Twitter removes @replies from 140-character limit
Twitter rolled out a new update to ease the 140-character limit. Now, when you reply to someone or a group, those @usernames won’t count toward the cap.
To make that happen, the handles — a person’s Twitter name preceded by the @ sign — are being removed from reply tweets altogether. When you reply to people, the handle will be displayed above the tweet in small text. You must click to see the names of any additional people included in the conversation. Usernames in original, non-reply tweets still count toward the character limit.
When reading a conversation, you’ll actually see what people are saying, rather than seeing lots of @usernames at the start of a Tweet.
Maximizing tweet space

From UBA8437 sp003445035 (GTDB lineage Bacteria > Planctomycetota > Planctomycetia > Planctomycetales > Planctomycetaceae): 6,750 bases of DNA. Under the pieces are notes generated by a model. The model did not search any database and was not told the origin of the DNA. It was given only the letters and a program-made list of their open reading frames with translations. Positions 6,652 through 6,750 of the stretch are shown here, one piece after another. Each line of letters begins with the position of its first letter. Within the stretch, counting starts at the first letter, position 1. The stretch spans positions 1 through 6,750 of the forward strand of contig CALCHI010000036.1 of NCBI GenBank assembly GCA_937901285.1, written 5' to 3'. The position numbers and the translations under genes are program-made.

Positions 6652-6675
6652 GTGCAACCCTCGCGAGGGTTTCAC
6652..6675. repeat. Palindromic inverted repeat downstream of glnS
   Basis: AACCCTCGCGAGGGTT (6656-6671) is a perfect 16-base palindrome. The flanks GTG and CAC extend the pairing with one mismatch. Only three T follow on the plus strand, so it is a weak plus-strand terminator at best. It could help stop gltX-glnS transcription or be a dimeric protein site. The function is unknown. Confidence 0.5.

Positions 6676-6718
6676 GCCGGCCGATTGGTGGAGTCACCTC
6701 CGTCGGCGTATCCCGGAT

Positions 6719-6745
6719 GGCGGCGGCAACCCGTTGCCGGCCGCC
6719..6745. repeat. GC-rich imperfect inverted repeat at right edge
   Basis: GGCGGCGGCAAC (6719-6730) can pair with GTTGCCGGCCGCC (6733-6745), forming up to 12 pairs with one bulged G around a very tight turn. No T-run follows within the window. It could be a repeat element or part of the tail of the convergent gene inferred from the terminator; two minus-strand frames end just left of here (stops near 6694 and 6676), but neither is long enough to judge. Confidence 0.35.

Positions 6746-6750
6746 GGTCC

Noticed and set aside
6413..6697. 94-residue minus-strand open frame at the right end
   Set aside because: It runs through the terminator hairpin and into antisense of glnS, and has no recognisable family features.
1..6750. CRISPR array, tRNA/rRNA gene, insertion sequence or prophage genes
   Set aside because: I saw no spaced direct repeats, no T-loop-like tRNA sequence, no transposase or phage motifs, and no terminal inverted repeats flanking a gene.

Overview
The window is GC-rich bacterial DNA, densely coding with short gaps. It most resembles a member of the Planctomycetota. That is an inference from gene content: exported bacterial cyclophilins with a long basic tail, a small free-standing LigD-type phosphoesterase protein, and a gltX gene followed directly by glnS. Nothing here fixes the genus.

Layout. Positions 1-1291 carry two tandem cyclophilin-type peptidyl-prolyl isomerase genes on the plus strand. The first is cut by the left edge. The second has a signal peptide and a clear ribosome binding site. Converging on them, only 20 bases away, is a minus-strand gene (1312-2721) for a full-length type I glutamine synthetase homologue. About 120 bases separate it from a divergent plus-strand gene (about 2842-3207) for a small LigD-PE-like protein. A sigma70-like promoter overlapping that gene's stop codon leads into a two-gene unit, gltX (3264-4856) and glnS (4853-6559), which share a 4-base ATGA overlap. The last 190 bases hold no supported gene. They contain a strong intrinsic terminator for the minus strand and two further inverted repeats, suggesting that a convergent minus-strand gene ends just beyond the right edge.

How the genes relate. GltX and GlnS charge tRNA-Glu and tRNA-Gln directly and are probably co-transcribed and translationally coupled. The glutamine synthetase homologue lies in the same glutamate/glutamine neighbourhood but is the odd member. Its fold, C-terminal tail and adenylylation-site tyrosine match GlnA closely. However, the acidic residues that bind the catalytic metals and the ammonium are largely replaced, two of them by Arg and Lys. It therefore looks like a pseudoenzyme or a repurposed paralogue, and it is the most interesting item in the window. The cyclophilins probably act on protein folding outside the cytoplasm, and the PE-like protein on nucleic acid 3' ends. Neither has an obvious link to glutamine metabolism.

Twitter started maximizing tweet space in September, when it decreed that quoted tweets and attached media would not count toward the 140-character limit.
The social media tested the new feature on selected users last fall. And they were not all happy. Professor Tressie McMillan Cottom complained on Medium she had no idea to whom she was responding.
Twitter says it’s now easier to follow a conversation. It is possible to focus more on what a discussion is about, and who is having it. Also, with all 140 characters for the replies, there is more room to participate in group conversations.
Twitter adds that it will “continue to think about how we can improve conversations and make Twitter easier to use”.
But the company will stick to the 140-character limit it has had for the past 10 years. CEO Jack Dorsey has called it “a beautiful constraint.”